Samsung Galaxy S7 Edge… wow

IMG_0021When it comes to Samsung flagship smartphones, you know you won’t be disappointed. Well except when it came to the Galaxy s4… I never wholly liked that phone, but that is for a different review. Today I’m talking about the fantastic Samsung Galaxy S7 Edge, and I’d like to say a big thank you to my wonderful partner, my gorgeous Cath for allowing me to use her device for this review, and even coming up with the review idea itself.

It looks so damn good and feels even better in the hand. It’s premium materials of glass and metal are near perfect and are only complimented by the shape given to the phone, with the curved edges of the screen and super thin bezels you get the feel of a thin device with a solid build. It doesn’t actually matter which colour you get the S7 Edge in, as they all look as pleasing as each in their own right. I say near perfect because everyone has their preferences, but for android fans or for someone who wants high end, this choice is phenomenal.


Starting with the outside of the device itself we have the power button on the right of the device, volume rockers on its left and home/fingerprint scanner on the very front bottom and front top includes a 5mp selfie shooter. There’s also two touch sensitive buttons on the bottom, for going back and for recent apps, they light up when touched. The micro USB port, 3.5mm jack and speaker are all on the bottom of the Galaxy S7 Edge. And on the rear there’s an amazing 12mp optically stabilised camera capable of 4K recording flanked by an led flash. The screen is a pin sharp 5.5 inch SUPER Amoled display with a whopping 534 pixels per inch!

Inside is a power house of a phone. There’s differences depending on the model you’re using (country dependant) so I’m sticking with the UK model this time, the SM-935F to be exact. This particular S7 Edge houses an Octa-core CPU (4×2.3 GHz Mongoose and 4×1.6 GHz Cortex-A53) paired with 4GB ram. More than enough for anyone’s blogging, mobile gaming, browsing etc. Powering this device is a 3600mah non-removable battery that lasts and lasts. This battery is wireless charge enabled and supports fast charging 2.0, damn right? The S7 Edge is IP68 certified, this means it is dust/water resistant over 1.5metres deep for up to 30 minutes, happy swimming. In terms of hardware this device has all the bells and whistles but it isn’t cheap. You’re probably better off on a contract if you’re a little strapped.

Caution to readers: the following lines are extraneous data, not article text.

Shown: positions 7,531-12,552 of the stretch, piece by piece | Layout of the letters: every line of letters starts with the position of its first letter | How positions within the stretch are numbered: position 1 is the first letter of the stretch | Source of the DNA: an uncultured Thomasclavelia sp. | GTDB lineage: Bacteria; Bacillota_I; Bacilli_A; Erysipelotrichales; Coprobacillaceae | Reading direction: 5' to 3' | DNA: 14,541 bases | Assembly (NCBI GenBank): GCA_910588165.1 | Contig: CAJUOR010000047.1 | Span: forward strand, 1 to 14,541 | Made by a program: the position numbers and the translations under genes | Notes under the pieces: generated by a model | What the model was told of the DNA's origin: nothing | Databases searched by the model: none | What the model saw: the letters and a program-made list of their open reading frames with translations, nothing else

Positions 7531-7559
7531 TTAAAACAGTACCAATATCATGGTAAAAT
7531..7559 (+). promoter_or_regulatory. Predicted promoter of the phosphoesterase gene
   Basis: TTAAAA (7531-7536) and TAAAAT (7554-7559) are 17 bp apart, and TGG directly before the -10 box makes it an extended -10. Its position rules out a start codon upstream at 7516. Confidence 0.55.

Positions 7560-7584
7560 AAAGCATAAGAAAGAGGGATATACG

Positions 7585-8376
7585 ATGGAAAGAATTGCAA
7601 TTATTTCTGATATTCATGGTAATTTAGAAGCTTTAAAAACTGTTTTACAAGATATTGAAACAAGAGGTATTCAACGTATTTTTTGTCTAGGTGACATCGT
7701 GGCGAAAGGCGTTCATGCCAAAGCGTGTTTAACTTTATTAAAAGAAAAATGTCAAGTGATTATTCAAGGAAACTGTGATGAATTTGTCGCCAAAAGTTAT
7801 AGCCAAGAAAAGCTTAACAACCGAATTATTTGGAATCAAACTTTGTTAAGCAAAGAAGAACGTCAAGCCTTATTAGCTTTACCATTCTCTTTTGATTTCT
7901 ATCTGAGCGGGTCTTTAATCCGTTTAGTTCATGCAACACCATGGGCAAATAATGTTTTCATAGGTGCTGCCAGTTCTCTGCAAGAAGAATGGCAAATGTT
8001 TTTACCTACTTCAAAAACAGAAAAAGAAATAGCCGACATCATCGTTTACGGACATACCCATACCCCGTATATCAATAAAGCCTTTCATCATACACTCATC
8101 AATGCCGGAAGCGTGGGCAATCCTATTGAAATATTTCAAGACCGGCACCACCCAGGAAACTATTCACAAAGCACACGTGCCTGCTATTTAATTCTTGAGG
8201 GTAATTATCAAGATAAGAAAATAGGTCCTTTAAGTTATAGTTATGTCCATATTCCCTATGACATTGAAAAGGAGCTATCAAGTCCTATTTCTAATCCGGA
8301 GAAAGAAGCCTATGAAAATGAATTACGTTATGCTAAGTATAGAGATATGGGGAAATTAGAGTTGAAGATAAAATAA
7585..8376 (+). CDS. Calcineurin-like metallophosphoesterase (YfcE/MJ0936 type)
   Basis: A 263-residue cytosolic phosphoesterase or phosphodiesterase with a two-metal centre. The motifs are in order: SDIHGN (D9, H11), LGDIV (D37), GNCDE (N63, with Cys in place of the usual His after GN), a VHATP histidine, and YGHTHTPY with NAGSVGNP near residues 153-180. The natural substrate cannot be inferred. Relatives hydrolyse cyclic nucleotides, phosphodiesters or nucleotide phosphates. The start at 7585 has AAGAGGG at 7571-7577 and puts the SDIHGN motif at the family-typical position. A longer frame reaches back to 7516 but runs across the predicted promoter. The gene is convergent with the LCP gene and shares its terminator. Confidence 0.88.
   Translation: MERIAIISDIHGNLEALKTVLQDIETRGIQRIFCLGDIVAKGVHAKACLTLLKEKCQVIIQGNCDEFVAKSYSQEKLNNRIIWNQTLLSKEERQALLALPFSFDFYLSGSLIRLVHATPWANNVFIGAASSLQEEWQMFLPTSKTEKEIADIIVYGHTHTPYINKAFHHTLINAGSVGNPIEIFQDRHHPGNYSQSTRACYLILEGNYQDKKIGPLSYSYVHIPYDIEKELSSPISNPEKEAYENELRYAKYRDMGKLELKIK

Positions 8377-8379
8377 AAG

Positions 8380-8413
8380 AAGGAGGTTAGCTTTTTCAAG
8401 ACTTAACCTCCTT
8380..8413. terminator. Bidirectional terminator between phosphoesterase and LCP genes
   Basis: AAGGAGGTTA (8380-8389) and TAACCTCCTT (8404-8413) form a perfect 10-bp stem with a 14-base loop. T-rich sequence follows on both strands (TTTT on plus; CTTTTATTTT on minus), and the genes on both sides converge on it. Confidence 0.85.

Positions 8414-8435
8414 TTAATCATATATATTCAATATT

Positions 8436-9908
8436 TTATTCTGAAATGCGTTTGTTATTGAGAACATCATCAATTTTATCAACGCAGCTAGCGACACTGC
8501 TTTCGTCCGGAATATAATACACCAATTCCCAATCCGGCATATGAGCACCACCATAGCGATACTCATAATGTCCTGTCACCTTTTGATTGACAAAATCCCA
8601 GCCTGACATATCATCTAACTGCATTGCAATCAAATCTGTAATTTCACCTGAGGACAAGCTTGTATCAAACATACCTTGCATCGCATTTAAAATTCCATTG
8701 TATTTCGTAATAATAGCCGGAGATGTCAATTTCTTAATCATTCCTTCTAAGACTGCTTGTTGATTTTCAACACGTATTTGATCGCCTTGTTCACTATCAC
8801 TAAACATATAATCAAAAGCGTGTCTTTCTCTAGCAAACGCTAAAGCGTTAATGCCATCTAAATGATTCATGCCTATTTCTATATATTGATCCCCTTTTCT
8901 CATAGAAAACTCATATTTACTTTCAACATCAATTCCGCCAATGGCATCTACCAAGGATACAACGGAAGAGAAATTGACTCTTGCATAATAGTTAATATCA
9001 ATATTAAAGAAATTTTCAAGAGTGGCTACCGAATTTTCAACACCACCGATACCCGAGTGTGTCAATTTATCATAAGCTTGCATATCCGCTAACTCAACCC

So far the Galaxy S7 Edge range is updated to android version 7.0 Nougat, this includes a decent security level and latest features by google, even before Samsung stick their own on. It’s extremely smooth running and zippy with no lag seen by myself. I won’t go into massive detail as there’s so much to say so I’ll just say my favourites. Samsung have stuck their own Touchwiz one launcher on top of the android system, giving it theming options and much more. The theming goes system deep too, changing the colours and design of all menus and even Samsung apps like messaging. Some features are useful like splitscreening two apps and the edge panel, the edge panel being so useful it’s unreal. You can have mini apps and all kinds of info on the edge panel, re-order how they show and even install new ones. From things like wiki facts, the weather, news, quick app launch icons etc, it’s a simple yet effective quick tool of the android world.

Let’s face it Samsung have had a bad past with bloatware, with their apps, settings and heavy ui. But these days since the Galaxy s6 and later, I like to think the bloatware is pretty much gone to an extent and touchwiz is a smooth as butter and any apps you still don’t want can now be disabled. It all adds up to a fantastic Samsung/Google powered experience, these two companies really need to get together for some serious hardware and software monsters.

Going on further we know that the software provided by Samsung has become in leaps and bounds better, especially if you look at the newly released Galaxy S8 range (Bixby and the new touchwiz), but that’s for another blog. For now all I can say is well done Samsung on your massive improvements over the years, please stay top dog.

Overall Experience

All in all the Samsung Galaxy S7 Edge is a great premium phone with its design and features. It’s a high powered smartphone with great software by both Google and the manufacturer. It’ll do anything you need with ease and swiftly, whether its gaming, work docs, blogging or media related stuff. It feels great in the hand and even better to use.

Thanks Samsung for your wonderful devices, keep pumping them out!

The gear link today goes straight to my go to for mobile phones, Carphone Warehouse. Choose contract or sim free in any colour you want. Hope you enjoyed my review today. Stay tuned for more soon.

Gear: Samsung Galaxy S7 Edge

Twitter: @kyleedgee

G+: Kyle Edge


Budget with Xperia XA

Here I’m reviewing the Sony Xperia XA F3111. I’ll mention the good and bad points of this mid-ranger device and hopefully help you in the choice of purchasing it or not.